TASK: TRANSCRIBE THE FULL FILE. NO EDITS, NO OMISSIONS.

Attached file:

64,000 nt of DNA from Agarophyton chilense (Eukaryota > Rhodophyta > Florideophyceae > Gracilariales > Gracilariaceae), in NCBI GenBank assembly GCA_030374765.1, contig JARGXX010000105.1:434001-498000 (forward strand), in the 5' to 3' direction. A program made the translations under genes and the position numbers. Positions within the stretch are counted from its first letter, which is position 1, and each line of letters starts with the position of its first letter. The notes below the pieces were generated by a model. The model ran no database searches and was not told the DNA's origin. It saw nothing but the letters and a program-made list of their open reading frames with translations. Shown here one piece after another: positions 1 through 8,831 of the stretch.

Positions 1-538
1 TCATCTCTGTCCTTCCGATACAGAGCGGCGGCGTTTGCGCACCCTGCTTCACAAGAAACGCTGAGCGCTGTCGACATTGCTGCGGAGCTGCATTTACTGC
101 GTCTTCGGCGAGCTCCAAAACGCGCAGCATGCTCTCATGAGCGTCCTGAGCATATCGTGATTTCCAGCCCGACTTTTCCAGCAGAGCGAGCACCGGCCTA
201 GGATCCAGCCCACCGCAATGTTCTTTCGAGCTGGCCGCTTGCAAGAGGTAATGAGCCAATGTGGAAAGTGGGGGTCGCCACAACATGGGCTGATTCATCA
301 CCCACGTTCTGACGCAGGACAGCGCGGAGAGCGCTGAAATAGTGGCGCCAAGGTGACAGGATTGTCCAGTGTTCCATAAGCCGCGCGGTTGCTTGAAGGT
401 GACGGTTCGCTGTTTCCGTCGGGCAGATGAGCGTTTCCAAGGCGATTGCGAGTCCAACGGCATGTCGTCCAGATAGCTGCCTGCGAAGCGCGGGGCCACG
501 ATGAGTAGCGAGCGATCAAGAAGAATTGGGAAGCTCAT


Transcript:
64,000 nt of DNA from Agarophyton chilense (Eukaryota > Rhodophyta > Florideophyceae > Gracilariales > Gracilariaceae), in NCBI GenBank assembly GCA_030374765.1, contig JARGXX010000105.1:434001-498000 (forward strand), in the 5' to 3' direction. A program made the translations under genes and the position numbers. Positions within the stretch are counted from its first letter, which is position 1, and each line of letters starts with the position of its first letter. The notes below the pieces were generated by a model. The model ran no database searches and was not told the DNA's origin. It saw nothing but the letters and a program-made list of their open reading frames with translations. Shown here one piece after another: positions 1 through 8,831 of the stretch.

Positions 1-538
1 TCATCTCTGTCCTTCCGATACAGAGCGGCGGCGTTTGCGCACCCTGCTTCACAAGAAACGCTGAGCGCTGTCGACATTGCTGCGGAGCTGCATTTACTGC
101 GTCTTCGGCGAGCTCCAAAACGCGCAGCATGCTCTCATGAGCGTCCTGAGCATATCGTGATTTCCAGCCCGACTTTTCCAGCAGAGCGAGCACCGGCCTA
201 GGATCCAGCCCACCGCAATGTTCTTTCGAGCTGGCCGCTTGCAAGAGGTAATGAGCCAATGTGGAAAGTGGGGGTCGCCACAACATGGGCTGATTCATCA
301 CCCACGTTCTGACGCAGGACAGCGCGGAGAGCGCTGAAATAGTGGCGCCAAGGTGACAGGATTGTCCAGTGTTCCATAAGCCGCGCGGTTGCTTGAAGGT
401 GACGGTTCGCTGTTTCCGTCGGGCAGATGAGCGTTTCCAAGGCGATTGCGAGTCCAACGGCATGTCGTCCAGATAGCTGCCTGCGAAGCGCGGGGCCACG
501 ATGAGTAGCGAGCGATCAAGAAGAATTGGGAAGCTCAT